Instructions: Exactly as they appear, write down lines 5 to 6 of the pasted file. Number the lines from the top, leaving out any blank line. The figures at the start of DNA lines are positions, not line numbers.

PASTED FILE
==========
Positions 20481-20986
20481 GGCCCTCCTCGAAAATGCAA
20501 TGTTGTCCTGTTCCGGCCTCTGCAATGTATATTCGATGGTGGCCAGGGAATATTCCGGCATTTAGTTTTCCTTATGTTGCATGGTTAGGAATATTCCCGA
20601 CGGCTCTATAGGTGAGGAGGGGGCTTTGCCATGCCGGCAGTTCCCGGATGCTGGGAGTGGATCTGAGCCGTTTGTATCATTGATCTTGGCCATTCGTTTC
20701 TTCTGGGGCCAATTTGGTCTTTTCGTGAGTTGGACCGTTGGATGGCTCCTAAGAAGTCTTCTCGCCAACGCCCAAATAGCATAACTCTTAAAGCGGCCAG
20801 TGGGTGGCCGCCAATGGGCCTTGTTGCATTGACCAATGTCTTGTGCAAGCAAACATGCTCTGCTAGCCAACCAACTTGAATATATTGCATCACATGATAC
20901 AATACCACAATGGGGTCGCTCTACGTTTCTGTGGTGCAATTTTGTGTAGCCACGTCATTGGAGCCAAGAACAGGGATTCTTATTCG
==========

20701 TTCTGGGGCCAATTTGGTCTTTTCGTGAGTTGGACCGTTGGATGGCTCCTAAGAAGTCTTCTCGCCAACGCCCAAATAGCATAACTCTTAAAGCGGCCAG
20801 TGGGTGGCCGCCAATGGGCCTTGTTGCATTGACCAATGTCTTGTGCAAGCAAACATGCTCTGCTAGCCAACCAACTTGAATATATTGCATCACATGATAC